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Two-sport world champion Beth Heiden now a varsity skier

By Paul RobbinsSpecial to The Christian Science Monitor / February 3, 1983

Burlington, Vt.

Thumb-sized Beth Heiden, an Olympic medalist in speed skating and former world champion in both that sport and cycling, is enjoying life this winter as a collegiate cross-country ski racer. And a good one at that.

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A senior at the University of Vermont (UVM), she is a dean's list student majoring in math. She admits serving two masters - the tough math curriculum on one hand and the desire to keep improving as a ski racer on the other - sometimes can be annoying, but sports have to take a back seat to studies.

''School is first,'' she says, ''and I've got to do my studies.'' She plans to attend graduate school in the Midwest, ''but I'm keeping my options open about where I'll go and just what I'm heading for.''

Until a year or so ago, skating always had been front and center during the winter for Heiden and her brother, Eric, the five-time gold medalist from the 1980 Olympics at Lake Placid. However, while they were in Norway a couple of years ago, they went cross-country skiing with friends and she fell for the sport. When she backed away from the international spotlight after Lake Placid, where she earned a bronze medal in the 3,000-meter race, she veered toward skiing.

''We were in Norway, way out in the sticks, and we had a chance to go skiing, '' she explained. ''We borrowed some gear - you know, wooden skis, if you're lucky you find two boots that match, and all of that. Well, it was a lot of fun and then I skied in prepared tracks - there weren't any tracks set that first time - and I found the tracks made a lot of difference. I thought, 'Hey, this is really a lot of fun' and, so, since I wasn't skating any more, and I love being outside in winter, I felt I'd better find something else and skiing seemed like a pretty natural choice.''

Beth, 23, has shown enough spunk and promise in her one full season of collegiate competition to be named to the US Ski Team's ''talent pool,'' but she says she wants to keep things low-key and away from any international level, at least for now. She's stifling any thoughts of competing in the 1984 Olympics as a skier, but she concedes that the idea gnaws at her from time to time.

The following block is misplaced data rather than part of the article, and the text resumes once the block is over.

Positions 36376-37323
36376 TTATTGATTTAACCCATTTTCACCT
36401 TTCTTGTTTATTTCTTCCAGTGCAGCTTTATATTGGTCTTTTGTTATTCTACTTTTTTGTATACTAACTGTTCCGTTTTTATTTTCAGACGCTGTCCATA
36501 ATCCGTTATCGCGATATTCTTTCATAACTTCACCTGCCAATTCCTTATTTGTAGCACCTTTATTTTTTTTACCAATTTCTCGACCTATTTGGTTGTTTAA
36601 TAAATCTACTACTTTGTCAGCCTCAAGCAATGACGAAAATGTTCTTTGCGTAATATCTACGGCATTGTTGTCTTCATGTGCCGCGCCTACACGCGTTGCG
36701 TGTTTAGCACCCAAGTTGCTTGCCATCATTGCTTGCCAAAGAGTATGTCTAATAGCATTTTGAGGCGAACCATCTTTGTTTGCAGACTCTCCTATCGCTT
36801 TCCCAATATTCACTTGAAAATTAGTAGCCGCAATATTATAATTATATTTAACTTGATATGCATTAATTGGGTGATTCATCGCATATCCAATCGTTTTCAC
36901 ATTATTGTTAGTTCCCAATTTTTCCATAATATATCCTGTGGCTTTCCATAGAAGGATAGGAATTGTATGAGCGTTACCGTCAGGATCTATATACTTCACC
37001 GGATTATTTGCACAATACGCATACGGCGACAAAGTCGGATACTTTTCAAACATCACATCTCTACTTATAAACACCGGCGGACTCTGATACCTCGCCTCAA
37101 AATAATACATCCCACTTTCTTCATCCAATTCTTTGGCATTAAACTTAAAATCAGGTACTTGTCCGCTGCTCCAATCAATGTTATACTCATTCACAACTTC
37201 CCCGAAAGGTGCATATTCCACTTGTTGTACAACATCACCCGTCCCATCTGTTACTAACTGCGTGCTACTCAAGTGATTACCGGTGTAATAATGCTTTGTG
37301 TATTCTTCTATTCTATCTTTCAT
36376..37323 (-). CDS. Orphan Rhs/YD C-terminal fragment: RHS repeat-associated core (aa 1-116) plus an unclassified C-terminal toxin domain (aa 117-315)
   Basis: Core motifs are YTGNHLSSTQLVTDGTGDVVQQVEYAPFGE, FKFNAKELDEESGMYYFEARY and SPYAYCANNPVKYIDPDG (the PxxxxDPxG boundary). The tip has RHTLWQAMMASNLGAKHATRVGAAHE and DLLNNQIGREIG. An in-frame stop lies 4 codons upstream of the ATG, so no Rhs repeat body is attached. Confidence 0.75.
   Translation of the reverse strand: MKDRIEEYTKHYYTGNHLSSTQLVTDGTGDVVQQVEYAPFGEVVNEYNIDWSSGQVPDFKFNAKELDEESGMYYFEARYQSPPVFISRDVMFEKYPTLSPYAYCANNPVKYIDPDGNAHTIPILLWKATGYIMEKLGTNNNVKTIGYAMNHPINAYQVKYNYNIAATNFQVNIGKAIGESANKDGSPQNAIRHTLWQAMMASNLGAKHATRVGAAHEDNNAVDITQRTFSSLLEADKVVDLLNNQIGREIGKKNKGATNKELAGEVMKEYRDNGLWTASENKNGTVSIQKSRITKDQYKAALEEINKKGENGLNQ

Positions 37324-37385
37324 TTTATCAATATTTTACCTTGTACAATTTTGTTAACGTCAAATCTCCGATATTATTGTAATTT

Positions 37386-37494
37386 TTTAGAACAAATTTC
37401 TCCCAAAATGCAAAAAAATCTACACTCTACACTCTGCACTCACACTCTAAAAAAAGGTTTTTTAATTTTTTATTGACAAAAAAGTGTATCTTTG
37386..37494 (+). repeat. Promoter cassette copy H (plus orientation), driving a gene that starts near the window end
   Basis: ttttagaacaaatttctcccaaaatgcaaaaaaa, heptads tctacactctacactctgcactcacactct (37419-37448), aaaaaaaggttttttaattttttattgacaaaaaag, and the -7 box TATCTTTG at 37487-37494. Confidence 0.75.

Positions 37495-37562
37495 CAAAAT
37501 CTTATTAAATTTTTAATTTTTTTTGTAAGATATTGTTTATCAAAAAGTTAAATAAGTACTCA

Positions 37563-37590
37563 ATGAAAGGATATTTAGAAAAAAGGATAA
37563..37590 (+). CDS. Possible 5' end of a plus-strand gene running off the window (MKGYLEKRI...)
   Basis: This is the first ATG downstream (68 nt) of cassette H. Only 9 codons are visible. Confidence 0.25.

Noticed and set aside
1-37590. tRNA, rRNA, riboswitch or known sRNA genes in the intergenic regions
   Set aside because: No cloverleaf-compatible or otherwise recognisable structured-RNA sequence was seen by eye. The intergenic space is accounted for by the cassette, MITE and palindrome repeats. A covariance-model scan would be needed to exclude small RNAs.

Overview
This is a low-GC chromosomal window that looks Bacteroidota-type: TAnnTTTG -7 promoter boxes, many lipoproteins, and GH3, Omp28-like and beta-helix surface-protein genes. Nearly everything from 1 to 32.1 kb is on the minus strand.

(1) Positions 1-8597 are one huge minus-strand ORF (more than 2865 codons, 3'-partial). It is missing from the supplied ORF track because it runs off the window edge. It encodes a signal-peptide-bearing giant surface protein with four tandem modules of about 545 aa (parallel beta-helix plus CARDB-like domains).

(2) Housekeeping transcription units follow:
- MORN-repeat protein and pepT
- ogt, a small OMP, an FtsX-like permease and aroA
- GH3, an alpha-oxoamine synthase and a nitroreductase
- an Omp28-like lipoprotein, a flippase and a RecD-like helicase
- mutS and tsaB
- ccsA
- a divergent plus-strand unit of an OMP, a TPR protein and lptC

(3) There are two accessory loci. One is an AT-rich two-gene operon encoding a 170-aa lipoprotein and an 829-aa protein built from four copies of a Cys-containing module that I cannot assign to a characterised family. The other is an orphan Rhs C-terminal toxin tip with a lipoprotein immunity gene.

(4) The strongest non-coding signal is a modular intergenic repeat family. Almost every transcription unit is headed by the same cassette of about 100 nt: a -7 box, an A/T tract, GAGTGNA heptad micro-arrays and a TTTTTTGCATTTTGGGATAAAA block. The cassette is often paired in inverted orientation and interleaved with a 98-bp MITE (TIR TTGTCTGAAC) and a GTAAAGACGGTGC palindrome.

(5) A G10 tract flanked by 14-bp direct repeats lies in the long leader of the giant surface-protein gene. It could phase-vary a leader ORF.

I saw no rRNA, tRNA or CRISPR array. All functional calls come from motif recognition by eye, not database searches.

''Being on the development team is a far cry from being on an elite team,'' Beth says. ''Right now I'm still just enjoying skiing this way, racing at the college level. It's not real intense. I've still got that competitive attitude, but school is still most important.''

She lives off-campus with four others and trains almost every afternoon for a couple of hours. However, if her academic schedule demands it, she skips race training and concentrates on her books.

It is a different regimen from her skating days when she would train two or three times a day, with each session running from 45 minutes to perhaps two hours.

''I used to feel guilty when I didn't get out to train, but your priorities change,'' she says. ''Some days I just don't do anything about training. I don't like it, but it happens.''

In addition to getting away from the media glare in speed skating, Heiden back-pedaled away from biking races in the off-season. ''It was just too intense ,'' she says, adding she plans to resume biking this summer, ''but not at any high-level competition.''

While the '84 Olympics in Sarajevo, Yugoslavia, nibble at the edge of her thoughts, Heiden says she sets no goals for herself in skiing ''except to keep improving.